# Bifurications

• February 10th 2010, 10:34 AM
Len
Bifurications
Is it possible to find a function g(y) (either continuous or discontinuous) such that the one-parameter family of differential equations

dy/dt=g(y)+a

satisfies both the following statements?

for all a<= -1, the differential equation has exactly one equilibrium point which is a sink.

for all a>= 1, the differential equation has exactly three equalibria , two sources and one sink.

If so give a rough sketch, if not, why not?

I've sketched a ton of graphs now and can't get one to satisfy, also I have no idea how to explain then if it don't exist, why that is.

Other than guessing is there a way for me to determine possible functions?
• February 10th 2010, 10:59 AM
Thomas154321
$y'=y(y^2-a+1)$ satisfies your criteria but not the form g(y) +a. I'm not sure one can exist.
• February 10th 2010, 11:06 AM
Len
Quote:

Originally Posted by Thomas154321
$y'=y(y^2-a+1)$ satisfies your criteria but not the form g(y) +a. I'm not sure one can exist.

Thanks for the reply. I need one of the form g(y)+a tho or I need to prove it doesn't exist, not really sure how to prove that it doesn't exist which I'm now leaning towards. :P
• February 10th 2010, 11:14 AM
Jester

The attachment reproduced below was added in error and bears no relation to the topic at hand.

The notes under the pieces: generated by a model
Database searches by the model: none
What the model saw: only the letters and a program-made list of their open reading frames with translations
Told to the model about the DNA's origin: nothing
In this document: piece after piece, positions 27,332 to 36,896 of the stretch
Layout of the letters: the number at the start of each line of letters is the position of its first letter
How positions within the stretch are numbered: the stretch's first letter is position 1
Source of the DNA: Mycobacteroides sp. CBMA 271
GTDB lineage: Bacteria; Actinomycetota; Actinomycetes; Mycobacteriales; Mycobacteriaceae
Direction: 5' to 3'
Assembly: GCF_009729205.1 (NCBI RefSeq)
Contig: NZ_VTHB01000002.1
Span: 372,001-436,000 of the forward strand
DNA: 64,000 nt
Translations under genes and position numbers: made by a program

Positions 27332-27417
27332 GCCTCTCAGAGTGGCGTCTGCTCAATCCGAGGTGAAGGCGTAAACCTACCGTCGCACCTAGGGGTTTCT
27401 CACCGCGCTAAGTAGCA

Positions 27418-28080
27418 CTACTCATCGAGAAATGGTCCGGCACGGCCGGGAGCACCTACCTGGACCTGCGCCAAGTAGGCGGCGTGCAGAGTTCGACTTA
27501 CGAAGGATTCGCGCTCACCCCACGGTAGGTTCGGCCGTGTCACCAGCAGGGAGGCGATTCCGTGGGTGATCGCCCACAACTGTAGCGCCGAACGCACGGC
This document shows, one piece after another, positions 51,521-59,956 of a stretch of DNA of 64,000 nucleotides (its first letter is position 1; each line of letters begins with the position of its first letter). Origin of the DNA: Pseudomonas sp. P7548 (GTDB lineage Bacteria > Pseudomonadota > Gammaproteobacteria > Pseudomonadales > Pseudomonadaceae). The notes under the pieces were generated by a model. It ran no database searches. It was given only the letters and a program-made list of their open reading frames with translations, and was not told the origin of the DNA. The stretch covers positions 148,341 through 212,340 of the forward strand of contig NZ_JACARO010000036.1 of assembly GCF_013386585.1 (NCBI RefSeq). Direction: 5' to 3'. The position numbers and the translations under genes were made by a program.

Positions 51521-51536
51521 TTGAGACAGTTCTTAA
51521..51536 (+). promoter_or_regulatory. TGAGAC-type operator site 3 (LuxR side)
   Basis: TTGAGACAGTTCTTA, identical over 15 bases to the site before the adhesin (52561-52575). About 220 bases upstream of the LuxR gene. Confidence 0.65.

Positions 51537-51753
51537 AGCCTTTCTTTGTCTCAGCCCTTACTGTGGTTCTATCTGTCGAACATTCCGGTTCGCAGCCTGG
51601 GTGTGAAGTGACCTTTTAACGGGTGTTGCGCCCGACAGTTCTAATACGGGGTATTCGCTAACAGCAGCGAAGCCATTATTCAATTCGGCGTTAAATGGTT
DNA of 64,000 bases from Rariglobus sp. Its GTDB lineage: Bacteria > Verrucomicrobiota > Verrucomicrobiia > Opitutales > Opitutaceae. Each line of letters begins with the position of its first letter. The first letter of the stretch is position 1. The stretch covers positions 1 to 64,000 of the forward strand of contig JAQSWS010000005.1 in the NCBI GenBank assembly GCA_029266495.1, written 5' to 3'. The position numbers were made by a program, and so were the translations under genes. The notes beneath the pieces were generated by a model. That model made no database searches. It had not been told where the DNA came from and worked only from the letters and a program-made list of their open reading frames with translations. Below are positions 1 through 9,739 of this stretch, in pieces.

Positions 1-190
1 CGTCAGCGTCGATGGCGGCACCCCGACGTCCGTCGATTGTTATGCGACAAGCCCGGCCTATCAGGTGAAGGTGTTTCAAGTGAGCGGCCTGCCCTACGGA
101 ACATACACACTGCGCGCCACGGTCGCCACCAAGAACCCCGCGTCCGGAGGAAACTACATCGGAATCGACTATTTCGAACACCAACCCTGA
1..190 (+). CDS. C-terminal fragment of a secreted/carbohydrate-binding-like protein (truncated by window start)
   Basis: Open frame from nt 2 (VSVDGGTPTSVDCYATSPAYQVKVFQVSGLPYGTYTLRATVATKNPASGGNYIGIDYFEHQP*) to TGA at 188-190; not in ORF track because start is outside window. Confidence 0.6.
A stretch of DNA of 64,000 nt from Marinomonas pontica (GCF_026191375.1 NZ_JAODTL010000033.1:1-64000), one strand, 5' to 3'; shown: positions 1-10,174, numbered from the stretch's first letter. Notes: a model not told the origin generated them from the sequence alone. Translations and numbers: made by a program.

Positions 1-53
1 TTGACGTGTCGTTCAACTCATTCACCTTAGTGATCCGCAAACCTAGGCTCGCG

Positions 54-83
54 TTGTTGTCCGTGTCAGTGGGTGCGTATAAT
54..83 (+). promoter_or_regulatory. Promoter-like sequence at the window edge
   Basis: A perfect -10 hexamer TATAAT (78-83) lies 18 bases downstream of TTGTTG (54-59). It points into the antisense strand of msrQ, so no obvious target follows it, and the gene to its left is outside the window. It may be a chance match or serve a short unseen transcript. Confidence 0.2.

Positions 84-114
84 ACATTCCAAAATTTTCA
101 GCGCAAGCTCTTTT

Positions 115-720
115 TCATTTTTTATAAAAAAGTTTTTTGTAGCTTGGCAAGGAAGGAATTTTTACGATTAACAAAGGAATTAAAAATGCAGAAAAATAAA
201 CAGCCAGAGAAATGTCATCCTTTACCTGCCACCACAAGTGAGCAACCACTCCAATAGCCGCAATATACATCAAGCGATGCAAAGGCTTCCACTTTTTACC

Quote:

Originally Posted by Len
Is it possible to find a function g(y) (either continuous or discontinuous) such that the one-parameter family of differential equations

dy/dt=g(y)+a

satisfies both the following statements?

for all a<= -1, the differential equation has exactly one equilibrium point which is a sink.

for all >= 1, the differential equation has exactly three equalibria , two sources and one sink.

If so give a rough sketch, if not, why not?

I've sketched a ton of graphs now and can't get one to satisfy, also I have no idea how to explain then if it don't exist, why that is.

Other than guessing is there a way for me to determine possible functions?

Did you really want $a \le -1$ and $a \ge 1$?
• February 10th 2010, 11:42 AM
Thomas154321
Oh I didn't even notice that. My answer was for both equalities -1. Basically I've only ever seen a single eq. splitting to 3 by having a factor of y through the whole thing as then you get y=0 for all a. If you solve the eqn g(y)=-a you need a function that has one solution for a<-1 and 3 for a>1. this isn't possible if you want g to be continuously differentiable (or even continuous only I think).
• February 10th 2010, 11:51 AM
Len
Quote:

Originally Posted by Danny
Did you really want $a \le -1$ and $a \ge 1$?

Fixed in original post, thanks. Still need help with the problem.
• February 10th 2010, 12:21 PM
Jester
Quote:

Originally Posted by Len
Fixed in original post, thanks. Still need help with the problem.

Sorry but I don't see a difference.
• February 10th 2010, 12:29 PM
Len
Quote:

Originally Posted by Danny
Sorry but I don't see a difference.

I don't understand what you mean then? I thought you were referring to how I omitted the a in "a" >=1 in my original post.

I have a test Friday and this was one of the emphasized review questions and I have no idea how to solve it. I scan of the question:

http://img713.yfrog.com/img713/48/17question14.jpg